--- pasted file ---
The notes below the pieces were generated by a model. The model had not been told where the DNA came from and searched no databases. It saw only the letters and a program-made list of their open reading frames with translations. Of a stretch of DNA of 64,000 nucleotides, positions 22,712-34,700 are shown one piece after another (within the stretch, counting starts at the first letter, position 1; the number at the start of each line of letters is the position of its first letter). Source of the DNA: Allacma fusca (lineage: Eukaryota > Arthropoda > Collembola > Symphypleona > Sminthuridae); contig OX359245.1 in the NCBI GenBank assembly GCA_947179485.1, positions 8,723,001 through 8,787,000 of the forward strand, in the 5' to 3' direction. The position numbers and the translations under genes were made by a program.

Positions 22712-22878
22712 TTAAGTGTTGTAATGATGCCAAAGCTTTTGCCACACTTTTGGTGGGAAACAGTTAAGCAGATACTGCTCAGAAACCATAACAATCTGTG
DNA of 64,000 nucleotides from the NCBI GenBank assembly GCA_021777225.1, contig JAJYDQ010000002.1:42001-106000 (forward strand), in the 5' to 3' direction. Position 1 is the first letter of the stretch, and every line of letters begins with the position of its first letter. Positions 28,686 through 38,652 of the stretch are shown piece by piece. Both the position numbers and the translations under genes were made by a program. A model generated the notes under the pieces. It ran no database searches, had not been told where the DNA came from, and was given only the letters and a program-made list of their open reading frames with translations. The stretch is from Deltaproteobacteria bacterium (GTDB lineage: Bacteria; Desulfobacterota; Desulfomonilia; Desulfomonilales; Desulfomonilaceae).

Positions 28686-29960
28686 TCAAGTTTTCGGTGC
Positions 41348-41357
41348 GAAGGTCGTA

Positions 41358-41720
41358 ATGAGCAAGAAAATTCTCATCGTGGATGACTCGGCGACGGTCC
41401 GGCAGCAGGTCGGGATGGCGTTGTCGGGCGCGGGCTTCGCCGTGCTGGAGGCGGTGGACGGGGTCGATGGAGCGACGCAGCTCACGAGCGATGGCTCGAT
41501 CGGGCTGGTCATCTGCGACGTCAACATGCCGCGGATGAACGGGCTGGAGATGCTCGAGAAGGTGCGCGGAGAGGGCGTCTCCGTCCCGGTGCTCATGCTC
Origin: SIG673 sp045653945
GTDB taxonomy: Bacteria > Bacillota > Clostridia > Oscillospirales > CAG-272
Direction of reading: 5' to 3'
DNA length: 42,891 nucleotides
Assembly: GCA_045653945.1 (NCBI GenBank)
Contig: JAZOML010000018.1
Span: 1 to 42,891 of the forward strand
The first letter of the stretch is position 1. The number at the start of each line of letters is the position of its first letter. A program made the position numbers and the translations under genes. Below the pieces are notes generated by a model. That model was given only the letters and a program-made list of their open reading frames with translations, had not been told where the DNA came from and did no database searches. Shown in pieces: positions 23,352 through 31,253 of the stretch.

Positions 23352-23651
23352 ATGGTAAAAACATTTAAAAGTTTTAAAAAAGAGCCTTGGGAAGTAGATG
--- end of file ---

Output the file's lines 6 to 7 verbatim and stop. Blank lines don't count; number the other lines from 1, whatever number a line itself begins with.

28686 TCAAGTTTTCGGTGC
Positions 41348-41357